The National Catholic Review

Cambridge, MA. The semester is rolling along. Harvard, a particularly busy university, has a constant flow of speakers and events. In my small corner of the university, the Divinity School and more specifically the Center for the Study of World Religions, we have had some very interesting speakers. I will just mention our semester’s opening panel, and then mention three recent lectures, and give you a link to their lectures.

On September 13 – a while ago now! – our opening CSWR event of the year was a panel discussion on the topic, “Body and Soul in the Study of Religion,” with reflections by four members of the HDS community: Mara Block, doctoral candidate of theology and ethics; Michael Jackson, an anthropologist and expert on West African religions, and Visiting Professor of World Religions; Ahmed Ragab, Richard T. Watson Assistant Professor of Science and Religion, and scholar of Islamic medical traditions; and Mayra Rivera Rivera, Assistant Professor of Theology and Latina/o Studies. This stimulating panel introduced ways of thinking about what “body” and “soul” mean in today’s academic world, and how our contemporary fascination with body and material culture can also open up issues of profound spiritual meaning. You can find the panel here.

September 26, meditative education: Thomas Coburn is President Emeritus of Naropa University, the Buddhist institution of higher education in Boulder, Colorado, and currently Visiting Scholar at Brown University. He had done his doctoral studies here at Harvard, and for decades taught at St. Lawrence University in New York. On September 26 he delivered the first in this year’s lecture series, "The Intellectual Worlds of Meditation." It was a deeply reflective presentation, by a lifelong teacher, on the contemplative dimension of teaching and learning, reminding us that meditation and learning are only artificially separated. You can find the lecture here.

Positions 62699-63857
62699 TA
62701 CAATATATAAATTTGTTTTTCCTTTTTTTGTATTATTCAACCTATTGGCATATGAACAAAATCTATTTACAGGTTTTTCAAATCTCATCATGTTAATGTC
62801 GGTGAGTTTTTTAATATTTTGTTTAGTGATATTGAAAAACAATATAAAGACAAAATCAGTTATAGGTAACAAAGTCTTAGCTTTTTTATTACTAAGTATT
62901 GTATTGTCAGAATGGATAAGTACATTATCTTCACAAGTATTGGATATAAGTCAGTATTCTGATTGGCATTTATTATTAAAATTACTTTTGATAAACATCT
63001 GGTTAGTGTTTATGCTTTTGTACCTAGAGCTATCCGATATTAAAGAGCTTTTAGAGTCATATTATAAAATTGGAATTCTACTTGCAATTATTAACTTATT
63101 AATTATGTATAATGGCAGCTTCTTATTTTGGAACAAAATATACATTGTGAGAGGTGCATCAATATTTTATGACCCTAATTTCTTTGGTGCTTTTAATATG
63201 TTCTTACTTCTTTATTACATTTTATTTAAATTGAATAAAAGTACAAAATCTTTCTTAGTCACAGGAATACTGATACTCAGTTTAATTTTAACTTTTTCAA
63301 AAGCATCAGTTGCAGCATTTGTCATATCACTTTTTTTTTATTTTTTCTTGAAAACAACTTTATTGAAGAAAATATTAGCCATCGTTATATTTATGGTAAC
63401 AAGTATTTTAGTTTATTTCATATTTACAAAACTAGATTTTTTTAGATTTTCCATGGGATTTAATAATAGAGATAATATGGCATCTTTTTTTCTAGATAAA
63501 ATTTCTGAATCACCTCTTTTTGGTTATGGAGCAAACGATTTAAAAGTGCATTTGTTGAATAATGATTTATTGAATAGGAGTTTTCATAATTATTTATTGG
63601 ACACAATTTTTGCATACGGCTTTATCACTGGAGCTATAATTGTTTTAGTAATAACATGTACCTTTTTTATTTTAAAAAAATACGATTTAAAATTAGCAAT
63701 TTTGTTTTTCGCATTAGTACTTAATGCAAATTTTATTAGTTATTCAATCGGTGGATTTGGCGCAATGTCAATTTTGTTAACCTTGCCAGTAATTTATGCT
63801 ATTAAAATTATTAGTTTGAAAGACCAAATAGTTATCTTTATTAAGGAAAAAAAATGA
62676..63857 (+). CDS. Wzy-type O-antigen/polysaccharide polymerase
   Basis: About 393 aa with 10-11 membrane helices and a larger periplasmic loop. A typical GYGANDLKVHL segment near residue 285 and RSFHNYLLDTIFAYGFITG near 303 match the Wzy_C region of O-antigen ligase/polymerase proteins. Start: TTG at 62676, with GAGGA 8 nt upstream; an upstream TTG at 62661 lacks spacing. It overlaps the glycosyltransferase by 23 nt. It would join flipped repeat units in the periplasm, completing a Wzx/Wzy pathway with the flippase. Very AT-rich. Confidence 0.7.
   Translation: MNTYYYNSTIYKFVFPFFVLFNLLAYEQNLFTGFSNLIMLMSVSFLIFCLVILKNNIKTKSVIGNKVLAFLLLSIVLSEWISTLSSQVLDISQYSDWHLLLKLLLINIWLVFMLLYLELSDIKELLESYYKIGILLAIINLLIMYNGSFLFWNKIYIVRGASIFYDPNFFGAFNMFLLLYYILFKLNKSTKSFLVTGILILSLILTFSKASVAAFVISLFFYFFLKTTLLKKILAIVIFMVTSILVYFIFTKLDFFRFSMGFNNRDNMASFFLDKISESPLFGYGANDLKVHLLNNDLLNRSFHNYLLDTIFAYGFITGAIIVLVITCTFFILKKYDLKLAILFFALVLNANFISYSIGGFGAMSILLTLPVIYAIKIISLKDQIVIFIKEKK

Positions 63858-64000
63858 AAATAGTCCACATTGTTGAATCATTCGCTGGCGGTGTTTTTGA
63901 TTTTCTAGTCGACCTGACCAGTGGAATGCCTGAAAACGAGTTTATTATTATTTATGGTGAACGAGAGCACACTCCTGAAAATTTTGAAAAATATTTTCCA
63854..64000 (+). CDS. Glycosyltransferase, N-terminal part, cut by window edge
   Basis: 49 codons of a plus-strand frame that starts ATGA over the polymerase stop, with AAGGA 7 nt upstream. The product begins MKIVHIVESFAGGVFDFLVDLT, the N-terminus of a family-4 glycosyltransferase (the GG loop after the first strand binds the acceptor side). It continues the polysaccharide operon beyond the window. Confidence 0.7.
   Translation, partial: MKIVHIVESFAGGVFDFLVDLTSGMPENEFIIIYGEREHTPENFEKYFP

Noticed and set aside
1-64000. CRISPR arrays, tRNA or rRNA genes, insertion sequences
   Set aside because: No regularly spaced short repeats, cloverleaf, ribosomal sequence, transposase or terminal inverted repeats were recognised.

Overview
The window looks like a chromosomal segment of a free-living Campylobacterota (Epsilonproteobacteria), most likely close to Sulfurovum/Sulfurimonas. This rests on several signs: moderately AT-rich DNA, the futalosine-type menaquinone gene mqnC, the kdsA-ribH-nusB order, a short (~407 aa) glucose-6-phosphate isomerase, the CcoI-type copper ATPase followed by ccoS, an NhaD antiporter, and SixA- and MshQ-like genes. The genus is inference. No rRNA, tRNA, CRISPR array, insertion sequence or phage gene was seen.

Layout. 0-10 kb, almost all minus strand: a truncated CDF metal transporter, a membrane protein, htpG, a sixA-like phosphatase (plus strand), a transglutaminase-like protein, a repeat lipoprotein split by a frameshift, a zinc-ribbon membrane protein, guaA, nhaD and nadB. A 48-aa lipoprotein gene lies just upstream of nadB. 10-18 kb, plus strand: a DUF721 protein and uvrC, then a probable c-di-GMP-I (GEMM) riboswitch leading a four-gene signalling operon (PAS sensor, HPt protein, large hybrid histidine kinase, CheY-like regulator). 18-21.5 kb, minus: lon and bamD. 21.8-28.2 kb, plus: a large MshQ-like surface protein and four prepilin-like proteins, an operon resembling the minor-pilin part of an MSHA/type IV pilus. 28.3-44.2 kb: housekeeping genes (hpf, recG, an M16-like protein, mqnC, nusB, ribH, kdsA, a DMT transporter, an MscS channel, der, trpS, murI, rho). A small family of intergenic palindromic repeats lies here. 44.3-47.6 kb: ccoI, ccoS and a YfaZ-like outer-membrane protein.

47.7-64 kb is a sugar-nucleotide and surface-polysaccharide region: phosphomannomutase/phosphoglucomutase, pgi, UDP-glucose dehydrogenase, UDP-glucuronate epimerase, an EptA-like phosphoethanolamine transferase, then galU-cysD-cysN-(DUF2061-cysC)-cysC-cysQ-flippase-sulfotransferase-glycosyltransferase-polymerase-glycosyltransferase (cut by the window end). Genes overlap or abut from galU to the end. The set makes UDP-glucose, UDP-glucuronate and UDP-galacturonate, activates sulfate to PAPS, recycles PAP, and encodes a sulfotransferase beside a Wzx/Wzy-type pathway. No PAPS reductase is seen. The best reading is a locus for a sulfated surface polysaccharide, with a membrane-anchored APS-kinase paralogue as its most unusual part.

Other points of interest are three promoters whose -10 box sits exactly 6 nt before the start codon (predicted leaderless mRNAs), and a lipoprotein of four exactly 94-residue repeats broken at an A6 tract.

October 17, a Jewish reading of a famous Gospel incident: Amy-Jill Levine delivered this year's Comparative Theology Lecture. She is University Professor of New Testament and Jewish Studies, and Professor of Jewish Studies at Vanderbilt University Divinity School and College of Arts and Sciences. She is well known for the recent Jewish Annotated New Testament, which meticulously goes through the New Testament, reading from the Jewish perspective, pointing out both the texts that we can all share, and texts that do, and often have for a long time, puzzled or disturbed Jewish readers. Her lecture for us, “From Donation to Diatribe: How Anti-Jewish Interpretation Cashes Out,” explores the incident of the “Widow’s Mite” (Luke 21.1-4), where Jesus praises the poor widow who, in giving two coins, put “her whole life” into the temple collection. Though a beautiful scene, in many a Christian reading it also casts a shadow over the temple and its wealth, contrast her with the majority of pious Jewis, and perhaps unfairly derogates those who gave more generously. You can find the lecture here.

October 25, a challenge to think about how open-minded and inclusive our interfaith conversations are (or aren’t): Eboo Patel, founder of the Interfaith Youth Corps, gave our annual Greeley Lecture for Social Justice, “New Rooms in the House of Religious Pluralism: Evangelicals and the Interfaith Movement.” Well known for his inspiring interfaith work and success in initiating and enhancing interfaith learning and dialogue on high school and college campuses, Dr Patel appropriately enough challenged the Harvard audience to ask how inclusive we really are, when interfaith work tends to flourish among more liberal Christians, often to the exclusion of churches like the evangelical communities. His lecture pushes us to think about widening further our conversations, lest interfaith conversation and cooperation be “just” a liberal preserve. You can find the lecture here.

Take a look at some or all of these lectures when you have a chance. The speakers are invariably quite eloquent, and they give us much to think about: “interfaith learning” opens up a wide variety of possibilities that are boht challenging and inspiring.

 

 

Comments

Beth Cioffoletti | 11/4/2012 - 10:03am
I am really enjoying the excellent lecture by Tom Coburn, Fr. Clooney.  Thank you for making these available.  I hope to explore some of the others as well.